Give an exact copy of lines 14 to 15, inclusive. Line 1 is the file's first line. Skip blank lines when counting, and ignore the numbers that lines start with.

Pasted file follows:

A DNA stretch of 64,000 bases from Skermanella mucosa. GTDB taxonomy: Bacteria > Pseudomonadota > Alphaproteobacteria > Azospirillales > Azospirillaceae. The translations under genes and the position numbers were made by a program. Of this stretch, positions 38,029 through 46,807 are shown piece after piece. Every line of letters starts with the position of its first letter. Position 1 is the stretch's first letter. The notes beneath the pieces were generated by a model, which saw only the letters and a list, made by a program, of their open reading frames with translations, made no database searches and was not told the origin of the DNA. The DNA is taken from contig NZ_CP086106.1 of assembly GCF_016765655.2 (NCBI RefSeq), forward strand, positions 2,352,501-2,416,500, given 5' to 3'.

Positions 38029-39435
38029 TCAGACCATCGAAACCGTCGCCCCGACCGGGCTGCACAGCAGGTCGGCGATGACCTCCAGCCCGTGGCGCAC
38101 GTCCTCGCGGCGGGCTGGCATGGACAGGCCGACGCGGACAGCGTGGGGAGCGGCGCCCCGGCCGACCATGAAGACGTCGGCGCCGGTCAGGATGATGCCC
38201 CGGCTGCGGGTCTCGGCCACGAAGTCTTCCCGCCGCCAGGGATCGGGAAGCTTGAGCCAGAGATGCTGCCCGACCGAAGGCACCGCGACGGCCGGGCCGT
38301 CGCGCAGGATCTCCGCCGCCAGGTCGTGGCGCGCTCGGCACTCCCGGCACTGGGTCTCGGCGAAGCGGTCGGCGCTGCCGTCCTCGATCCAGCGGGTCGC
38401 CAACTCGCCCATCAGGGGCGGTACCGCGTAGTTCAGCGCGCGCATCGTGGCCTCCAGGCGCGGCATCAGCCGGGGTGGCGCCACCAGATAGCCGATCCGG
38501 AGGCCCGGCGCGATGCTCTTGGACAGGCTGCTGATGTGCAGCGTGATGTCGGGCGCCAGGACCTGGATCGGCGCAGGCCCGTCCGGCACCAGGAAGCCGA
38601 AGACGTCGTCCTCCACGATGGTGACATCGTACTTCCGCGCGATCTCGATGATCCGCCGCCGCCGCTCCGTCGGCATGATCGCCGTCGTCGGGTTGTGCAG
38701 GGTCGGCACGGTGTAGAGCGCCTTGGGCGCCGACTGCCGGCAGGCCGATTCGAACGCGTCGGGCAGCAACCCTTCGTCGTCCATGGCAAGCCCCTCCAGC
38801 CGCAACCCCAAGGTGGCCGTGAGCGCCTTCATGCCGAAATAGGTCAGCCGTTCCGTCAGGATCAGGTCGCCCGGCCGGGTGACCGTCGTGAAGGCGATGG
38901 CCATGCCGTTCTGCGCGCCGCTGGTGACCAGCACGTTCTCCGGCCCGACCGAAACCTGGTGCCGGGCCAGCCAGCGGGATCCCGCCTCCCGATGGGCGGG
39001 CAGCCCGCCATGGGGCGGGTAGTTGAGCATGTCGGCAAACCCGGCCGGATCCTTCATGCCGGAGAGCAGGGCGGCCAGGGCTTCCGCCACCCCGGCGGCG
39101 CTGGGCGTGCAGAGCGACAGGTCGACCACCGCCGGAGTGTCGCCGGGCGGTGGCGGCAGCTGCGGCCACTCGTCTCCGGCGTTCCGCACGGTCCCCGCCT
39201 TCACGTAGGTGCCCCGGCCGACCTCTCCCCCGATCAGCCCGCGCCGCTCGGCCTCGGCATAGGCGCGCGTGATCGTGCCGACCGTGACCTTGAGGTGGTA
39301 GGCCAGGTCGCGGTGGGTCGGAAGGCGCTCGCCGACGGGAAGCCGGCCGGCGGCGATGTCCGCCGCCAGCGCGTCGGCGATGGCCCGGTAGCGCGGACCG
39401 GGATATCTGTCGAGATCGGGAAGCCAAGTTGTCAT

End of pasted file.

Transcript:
39101 CTGGGCGTGCAGAGCGACAGGTCGACCACCGCCGGAGTGTCGCCGGGCGGTGGCGGCAGCTGCGGCCACTCGTCTCCGGCGTTCCGCACGGTCCCCGCCT
39201 TCACGTAGGTGCCCCGGCCGACCTCTCCCCCGATCAGCCCGCGCCGCTCGGCCTCGGCATAGGCGCGCGTGATCGTGCCGACCGTGACCTTGAGGTGGTA